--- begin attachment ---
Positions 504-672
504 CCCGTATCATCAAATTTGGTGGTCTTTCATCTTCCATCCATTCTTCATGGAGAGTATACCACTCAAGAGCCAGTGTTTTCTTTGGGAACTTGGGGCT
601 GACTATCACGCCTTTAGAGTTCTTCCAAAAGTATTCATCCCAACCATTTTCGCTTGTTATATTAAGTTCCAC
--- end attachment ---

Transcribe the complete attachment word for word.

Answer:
Positions 504-672
504 CCCGTATCATCAAATTTGGTGGTCTTTCATCTTCCATCCATTCTTCATGGAGAGTATACCACTCAAGAGCCAGTGTTTTCTTTGGGAACTTGGGGCT
601 GACTATCACGCCTTTAGAGTTCTTCCAAAAGTATTCATCCCAACCATTTTCGCTTGTTATATTAAGTTCCAC